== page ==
Lockdown fatigue another COVID side-effect

3 mins read

One year on from the COVID-19 walking nightmare, the government seems to be losing its resolve to tackle the many-spiked monster turning us into prisoners in our own country.

In presenting his good measures, bad measures routine, Health Minister Constantinos Ioannou fired a half-hearted plea for people to behave and abide by the rules for a while longer.

Although the island’s second national lockdown within a year is less severe than the first, people are not in the mood to follow the guidelines – they are suffering ‘lockdown fatigue’.

Authorities have conceded that an explosive cocktail of a rampant new COVID variant from the UK and Cypriots disregarding health protocols of social distancing and mask-wearing fuels a resurgence of the virus.

Limassol is a prime example of the message not getting through about restricting social contacts.

Now the hottest of hotspots, Limassol’s COVID-19 landscape is redder than the surface of Mars; it is the epicentre of this surge.

It is the blast site of the second wave washing across the country, carried along by people in no mood to protect the greater good.

A lack of caution has also enabled the lethal UK variant to get a foothold and spread its tentacles far and wide.

This more virulent strain accounts for one in four coronavirus infections, responsible for younger people becoming more seriously infected.

The only way to contain the more potent strain is to limit contacts and stay behind closed doors as much as humanly possible.

Last month, the government seemed to be getting a handle on the virus spike when daily infectious fell into double digits.

But the government conceded that lockdown measures haven’t worked because many Cypriots have stopped buying into the self-protection message.

Evidence suggests the COVID-19 spike feeds on transmission within the family environment and the workplace, tell-tale signs the rules are smashed into tiny pieces.

The younger generation, which thrives on social gatherings and meeting up in groups, is not listening.

And the government, pressured by a broken economy and societal fatigue, pulled the trigger too quickly.

In opening up the retail sector, allowing people back to work and more students returning to school, something had to give.

Cabinet unlocked the hospitality sector to allow more freedom, but COVID-19 cases stayed stubbornly high in recent weeks.

Some scientists argue the authorities have rolled the dice to allow the hospitality sector to open next week by welcoming customers seated outdoors.

To help accommodate bars, restaurants and cafes opening, the night-time curfew will roll back from 9 pm to 11 pm.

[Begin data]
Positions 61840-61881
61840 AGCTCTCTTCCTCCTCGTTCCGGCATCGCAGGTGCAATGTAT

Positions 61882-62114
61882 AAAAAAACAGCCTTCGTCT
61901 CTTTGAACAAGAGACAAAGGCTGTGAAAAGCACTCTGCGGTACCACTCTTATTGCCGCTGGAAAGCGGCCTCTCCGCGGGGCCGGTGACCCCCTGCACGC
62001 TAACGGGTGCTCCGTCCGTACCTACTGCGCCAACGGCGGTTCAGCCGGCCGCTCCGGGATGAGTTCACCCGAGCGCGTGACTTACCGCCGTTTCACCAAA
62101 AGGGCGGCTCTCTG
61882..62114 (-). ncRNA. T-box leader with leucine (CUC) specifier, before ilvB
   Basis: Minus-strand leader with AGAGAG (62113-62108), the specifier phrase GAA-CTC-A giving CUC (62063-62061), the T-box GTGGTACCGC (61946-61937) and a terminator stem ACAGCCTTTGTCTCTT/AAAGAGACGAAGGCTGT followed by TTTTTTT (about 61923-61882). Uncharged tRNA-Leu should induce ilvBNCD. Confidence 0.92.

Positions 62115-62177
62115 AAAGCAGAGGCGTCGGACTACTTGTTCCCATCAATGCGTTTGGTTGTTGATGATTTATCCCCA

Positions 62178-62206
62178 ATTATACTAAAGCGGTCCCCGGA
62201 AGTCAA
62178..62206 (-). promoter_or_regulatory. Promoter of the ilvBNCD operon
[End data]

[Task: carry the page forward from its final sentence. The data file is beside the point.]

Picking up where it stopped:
Although primary schools in Limassol will shut for two weeks and middle schools will not operate just yet, the easing of lockdown gives the impression the danger is over.


It feels like people’s disenchantment has bullied the government into surrendering its tough-love approach to defeat the virus.

How else would you explain, allowing hospitality to open while hospital admissions and daily infections go in the wrong direction?

Hospital COVID wards are starting to fill up again while the age of those patients is becoming younger.

After containing the pandemic, Cyprus – with Limassol’s help – moved swiftly up the COVID-19 table with its cases (244.5) per 100,000 over seven days, the fourth worst in Europe.

Not the best advert in the world to charm all those lovely British and Israeli tourists to our shores.

It took Cyprus until October to reach 2,000 total infections; now, it is well on the way to surpassing 40,000 before the end of March.

Cyprus is in a race against time to contain the virus by getting its general population vaccinated and conducting mass testing to keep tabs on it.

As the government relies on a cumbersome European Union to order and purchase COVID vaccines, the rollout has been slow.

More vaccines are becoming available, but it is questionable whether Cyprus has the infrastructure, logistics and personnel to go any faster.

Knowing a jaded public isn’t abiding by the protocols, the government could get tougher in fining more individuals and businesses for breaking the law.

As this would make it unpopular, the government prefers quiet persuasion, which Cypriots aren’t known to be receptive to.

In its softly, softly approach, the Health Minister has decreed that up to six people from different households can meet up in parks and public spaces as long as they wear a mask.

It feels like another opportunity for Cypriots to bend the rules in a universe of their own making.